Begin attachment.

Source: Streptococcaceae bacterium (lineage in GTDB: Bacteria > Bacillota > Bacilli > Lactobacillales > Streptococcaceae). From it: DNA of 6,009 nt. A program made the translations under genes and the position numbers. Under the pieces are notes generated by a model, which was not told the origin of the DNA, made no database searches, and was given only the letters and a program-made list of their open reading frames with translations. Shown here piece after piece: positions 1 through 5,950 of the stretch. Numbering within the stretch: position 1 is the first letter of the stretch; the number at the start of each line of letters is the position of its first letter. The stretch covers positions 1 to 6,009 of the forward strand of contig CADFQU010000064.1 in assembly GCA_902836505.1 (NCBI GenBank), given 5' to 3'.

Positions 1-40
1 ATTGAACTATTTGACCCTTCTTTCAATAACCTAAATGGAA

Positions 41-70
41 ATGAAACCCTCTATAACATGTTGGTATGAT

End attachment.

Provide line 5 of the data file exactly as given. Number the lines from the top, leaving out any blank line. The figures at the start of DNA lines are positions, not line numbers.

41 ATGAAACCCTCTATAACATGTTGGTATGAT